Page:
But that doesn’t mean any of this content has to fade away and stop bringing your brand and website traffic or attention. Updating your content regularly allows it to stay relevant longer. Even for fast-changing topics. Take that “Best Visual Marketing Trends” article. You can change the date and update it each year by checking the accuracy of the information and providing new insights to your audience. These types of updates provide new opportunities to expand your external linking strategy with new and current resources.

Is Your Content Performing Well?

If your content is underperforming, it’s a perfect candidate for optimization. What you consider underperforming may differ for every business. Performance is relative to your keywords, industry, and audience. Everyone wants to rank in the top spot on the first search engine results page (SERP). But if your content is going head-to-head with pieces from big-name brands like Amazon or Tesla, you’re going to have a more difficult time getting there.

Even if an optimization can’t send you to the top of a SERP, it still can help improve your SEO. Updating your content helps improve metrics like your traffic and click-through rate (CTR). When more people look at your content and click on it, they’re more likely to share it. When that happens, you earn more backlinks, another signal to Google that your content is valuable and high-performing.

Related: External Links vs. Backlinks: What’s the Difference?

Has Your Business Changed?

If you change your business or offerings, you likely need to update your content. This happens when you use a new style or tone for your brand or you no longer offer a service you used to. These things make your content outdated and make false promises to your audience.

For kicks, let’s say you’re a content agency that used to offer infographic design services. After a year-long audit, you found that the return on investment (ROI) for that service was low. You decided to cut it from your business model. Without updates and optimization, some potential leads may find your content organically in search and try to place orders. Then they find out you don’t offer that service anymore, which could lead to angry leads or bad reviews. Updating the content and links prevent these kinds of situations from happening.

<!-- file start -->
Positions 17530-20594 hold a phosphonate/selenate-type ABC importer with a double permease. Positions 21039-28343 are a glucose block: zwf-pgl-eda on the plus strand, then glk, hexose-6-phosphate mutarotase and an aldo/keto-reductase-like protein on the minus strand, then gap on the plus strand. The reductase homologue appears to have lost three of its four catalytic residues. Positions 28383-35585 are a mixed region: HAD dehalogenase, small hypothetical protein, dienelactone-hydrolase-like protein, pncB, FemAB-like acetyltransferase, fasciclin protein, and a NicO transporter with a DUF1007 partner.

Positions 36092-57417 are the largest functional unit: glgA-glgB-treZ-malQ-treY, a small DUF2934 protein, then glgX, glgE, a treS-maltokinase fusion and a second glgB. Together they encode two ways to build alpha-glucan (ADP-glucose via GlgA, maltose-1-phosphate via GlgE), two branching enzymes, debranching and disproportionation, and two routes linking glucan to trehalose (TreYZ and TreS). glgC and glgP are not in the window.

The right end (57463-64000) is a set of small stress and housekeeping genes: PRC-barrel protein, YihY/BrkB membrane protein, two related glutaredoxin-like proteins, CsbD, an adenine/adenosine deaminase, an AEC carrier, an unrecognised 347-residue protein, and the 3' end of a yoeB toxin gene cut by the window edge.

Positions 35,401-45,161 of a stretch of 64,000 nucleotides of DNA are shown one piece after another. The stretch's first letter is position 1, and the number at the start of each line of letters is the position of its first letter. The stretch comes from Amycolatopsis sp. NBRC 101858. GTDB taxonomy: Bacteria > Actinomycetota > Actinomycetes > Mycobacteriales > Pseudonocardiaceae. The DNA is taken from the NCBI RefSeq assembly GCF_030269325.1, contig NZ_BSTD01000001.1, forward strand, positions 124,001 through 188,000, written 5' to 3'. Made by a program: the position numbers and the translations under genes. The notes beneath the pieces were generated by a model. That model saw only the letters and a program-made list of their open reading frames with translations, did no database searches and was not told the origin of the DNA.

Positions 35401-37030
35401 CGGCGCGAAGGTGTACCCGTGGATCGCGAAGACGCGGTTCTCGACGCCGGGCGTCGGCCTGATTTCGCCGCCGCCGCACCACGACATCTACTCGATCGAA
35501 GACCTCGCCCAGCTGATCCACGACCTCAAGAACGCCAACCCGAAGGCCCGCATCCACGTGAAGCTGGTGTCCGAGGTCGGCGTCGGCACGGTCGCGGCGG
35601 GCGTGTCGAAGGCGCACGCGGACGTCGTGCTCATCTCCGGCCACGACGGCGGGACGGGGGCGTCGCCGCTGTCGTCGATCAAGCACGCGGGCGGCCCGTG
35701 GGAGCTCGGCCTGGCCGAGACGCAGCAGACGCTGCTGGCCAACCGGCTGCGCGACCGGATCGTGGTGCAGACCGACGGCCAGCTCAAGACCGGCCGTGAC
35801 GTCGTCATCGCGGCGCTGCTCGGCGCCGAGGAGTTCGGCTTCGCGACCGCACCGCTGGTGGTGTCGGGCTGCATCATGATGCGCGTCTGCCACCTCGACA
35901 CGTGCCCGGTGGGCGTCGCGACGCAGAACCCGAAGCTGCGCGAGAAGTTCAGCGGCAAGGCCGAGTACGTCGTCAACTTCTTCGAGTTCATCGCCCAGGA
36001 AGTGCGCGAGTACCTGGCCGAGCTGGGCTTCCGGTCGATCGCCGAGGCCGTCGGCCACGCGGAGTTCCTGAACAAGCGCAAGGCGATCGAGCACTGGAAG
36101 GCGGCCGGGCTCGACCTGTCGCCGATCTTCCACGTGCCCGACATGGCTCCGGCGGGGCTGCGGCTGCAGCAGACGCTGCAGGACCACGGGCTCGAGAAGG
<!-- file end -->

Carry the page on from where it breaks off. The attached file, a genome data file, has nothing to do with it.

Does the Content Have Mistakes?

Content full of spelling and grammar mistakes doesn’t just look unprofessional, it ruins the reading experience. If your team is publishing content with typos and grammatical errors, it influences trust in your brand. Broken links work the same way for search engines. The entire goal of search engines is to determine the connection between your content and other sources. This info helps search engines provide the best content to the user during a search.

Think of a broken link as a road closure. This closure leads to a dead end. And in the case of web links, no one likes a dead end just as they’re making connections. The results? Search engines won’t index your site the right way, pushing your content further down in SERPs. And the lower the ranking, the less traffic you get.

Are You Linking to the Best Resources?

Optimization isn’t just about getting rid of or fixing what’s “bad” in your content. It’s also the opportunity to add to things and make them better. This is especially true for your linking strategy. Even if you have up-to-date and live links in your old content, that doesn’t make them the best resources. Think about it this way. The best video on using Google Analytics six months ago may not be the best one now.

Optimization gives you the chance to evaluate every link you’ve used and every resource you chose and decide its quality and value for your audience. If you’ve found better, more in-depth, or clearer resources since publishing a piece, don’t be afraid to change them. The better the information you provide, the happier you make your readers.

Related: When To Use External Links in Your Content To Boost SEO

Are You Targeting the Right Keywords or Topics?

Sometimes, underperforming or outdated content just isn’t targeting the right keywords or topics. It’s not that the piece is bad or even that it’s not valuable. It’s just not in the right place to grab the attention of the right audience. You might have a great piece about how to create an infographic. But if you’re not using the right words within your text, or the right external links and anchor text, nobody will ever find it.

Understanding keyword research, topic research, and search intent helps you make sure you’re targeting the right words and phrases. That ensures your content appears relevant for the right searches. This kind of optimization especially can help boost your SERP positioning and increase your organic traffic.

Does Content Meet SEO Best Practices?

SEO best practices and expectations change fast. With Google and other search engines releasing new algorithm updates all the time, something you wrote last week could already be outdated for SEO. That example is a little extreme, but not impossible.

Since search engines rarely release specifics of their algorithm updates, it’s important to check your trusted sources. Signing up for industry alerts, news updates, and trending topics allows you to stay on top of the most recent guidelines. Need a resource you can count on? The CopyPress newsletter keeps you on top of SEO best practices and the latest Google rollouts.